Friends of the Hunley is a non-profit entity that was set up by the Hunley Commission to help raise money for the recovery, conservation, and ultimately the exhibition of the submarine. After a quick internet search, I found that the recovered vessel was housed in Charleston and tours to the public were available. So we decided to make a point of visiting Charleston for the express purpose of seeing the Hunley for ourselves. The tour was well done. Having read and listened to the various sources listed above, though, the tour was mostly a review of what we already knew with the marked distinction that we could see the actual objects mentioned including the steal hull of the Hunley itself.

The Hunley as it appears today
The Hunley is currently housed in a large warehouse looking building where scientists from Clemson University are working to stabilize what remains of the ship so that it may eventually be displayed in an open air exhibit. On the premises of this research site is a gift shop and small interpretive area with models and a full scale replica of a section of the Hunley as well as props from the 1999 TNT movie The Hunley (Tvm).
Inside the full-scale replica; the Hunley was operated by hand cranks
The openings for getting in and out were quite small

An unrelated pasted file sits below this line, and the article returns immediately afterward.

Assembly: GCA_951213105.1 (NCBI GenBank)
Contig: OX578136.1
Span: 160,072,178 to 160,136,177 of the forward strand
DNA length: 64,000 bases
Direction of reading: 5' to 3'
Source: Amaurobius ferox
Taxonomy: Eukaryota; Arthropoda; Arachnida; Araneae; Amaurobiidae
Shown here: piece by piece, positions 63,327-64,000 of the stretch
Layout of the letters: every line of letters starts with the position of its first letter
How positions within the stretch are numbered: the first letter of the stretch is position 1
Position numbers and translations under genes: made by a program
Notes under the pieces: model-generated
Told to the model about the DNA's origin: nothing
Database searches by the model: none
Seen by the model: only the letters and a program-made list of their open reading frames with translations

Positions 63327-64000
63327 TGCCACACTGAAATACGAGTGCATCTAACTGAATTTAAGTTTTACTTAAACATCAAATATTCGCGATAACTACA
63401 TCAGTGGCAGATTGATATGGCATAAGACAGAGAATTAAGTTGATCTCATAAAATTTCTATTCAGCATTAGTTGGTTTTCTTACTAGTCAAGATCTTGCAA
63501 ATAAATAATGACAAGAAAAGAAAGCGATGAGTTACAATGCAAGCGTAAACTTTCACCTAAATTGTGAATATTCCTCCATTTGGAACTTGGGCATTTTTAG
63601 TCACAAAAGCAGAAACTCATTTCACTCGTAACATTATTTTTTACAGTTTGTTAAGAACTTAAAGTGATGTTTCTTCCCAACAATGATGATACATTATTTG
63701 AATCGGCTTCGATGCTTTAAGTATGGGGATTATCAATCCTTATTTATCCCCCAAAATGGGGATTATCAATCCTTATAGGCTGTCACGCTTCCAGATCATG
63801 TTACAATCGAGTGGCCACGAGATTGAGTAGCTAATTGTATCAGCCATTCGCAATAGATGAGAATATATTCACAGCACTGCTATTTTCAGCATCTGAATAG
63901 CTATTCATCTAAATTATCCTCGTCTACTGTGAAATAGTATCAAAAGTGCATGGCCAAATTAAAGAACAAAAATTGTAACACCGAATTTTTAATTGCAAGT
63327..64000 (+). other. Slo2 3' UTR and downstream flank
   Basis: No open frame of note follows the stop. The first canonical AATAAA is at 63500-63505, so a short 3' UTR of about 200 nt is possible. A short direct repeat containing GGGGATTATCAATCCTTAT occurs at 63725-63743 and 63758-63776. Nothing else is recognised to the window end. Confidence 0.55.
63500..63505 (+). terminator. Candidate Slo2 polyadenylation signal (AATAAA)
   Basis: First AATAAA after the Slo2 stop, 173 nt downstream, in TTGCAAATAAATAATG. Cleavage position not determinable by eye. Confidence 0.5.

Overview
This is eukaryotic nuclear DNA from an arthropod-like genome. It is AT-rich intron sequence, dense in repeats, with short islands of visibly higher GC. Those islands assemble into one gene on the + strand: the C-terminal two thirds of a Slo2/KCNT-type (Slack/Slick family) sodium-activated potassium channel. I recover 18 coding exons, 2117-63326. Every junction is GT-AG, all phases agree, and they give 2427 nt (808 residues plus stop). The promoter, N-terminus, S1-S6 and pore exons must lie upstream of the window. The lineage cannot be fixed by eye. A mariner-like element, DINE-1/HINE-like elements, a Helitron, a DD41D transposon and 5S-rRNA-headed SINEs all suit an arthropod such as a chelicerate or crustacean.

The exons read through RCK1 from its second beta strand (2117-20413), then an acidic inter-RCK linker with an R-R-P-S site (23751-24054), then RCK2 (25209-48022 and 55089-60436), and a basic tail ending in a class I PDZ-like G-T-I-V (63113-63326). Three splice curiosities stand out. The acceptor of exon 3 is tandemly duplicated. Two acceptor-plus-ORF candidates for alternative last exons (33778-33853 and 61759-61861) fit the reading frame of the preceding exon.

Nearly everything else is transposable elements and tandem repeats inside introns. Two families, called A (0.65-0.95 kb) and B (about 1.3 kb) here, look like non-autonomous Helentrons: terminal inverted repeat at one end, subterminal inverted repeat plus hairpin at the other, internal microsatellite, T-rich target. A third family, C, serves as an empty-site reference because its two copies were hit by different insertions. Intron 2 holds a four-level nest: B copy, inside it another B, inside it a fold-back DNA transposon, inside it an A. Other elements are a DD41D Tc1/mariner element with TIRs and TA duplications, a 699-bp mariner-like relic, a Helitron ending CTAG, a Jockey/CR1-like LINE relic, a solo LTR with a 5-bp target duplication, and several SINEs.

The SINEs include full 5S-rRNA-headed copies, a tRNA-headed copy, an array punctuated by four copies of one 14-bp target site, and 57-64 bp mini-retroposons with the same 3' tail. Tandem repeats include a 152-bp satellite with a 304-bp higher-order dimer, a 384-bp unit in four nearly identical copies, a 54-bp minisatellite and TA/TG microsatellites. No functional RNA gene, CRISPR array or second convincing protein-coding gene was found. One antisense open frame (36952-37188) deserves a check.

The the size of a cross section of the Hunley
If you have any kind of interest in Civil War history, naval history, the history of Charleston, or submarines in general, you will find the facts surrounding the Hunley most fascinating. You wouldn't want to.... miss out on learning about this enthralling piece of American History and innovation.
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Friday, November 15, 2013

Charleston Area's Premiere Holiday Light Display

Last night, we went to the Holiday Festival of Lights at James Island County Park. The festival has been going on for 24 years and this year began November 8th and ends December 31st.

Note: If you plan to camp at the park during this time, be sure to make reservations well in advance. I wasn't aware of the festival and attempted to make reservations last week for this week and it did not work out.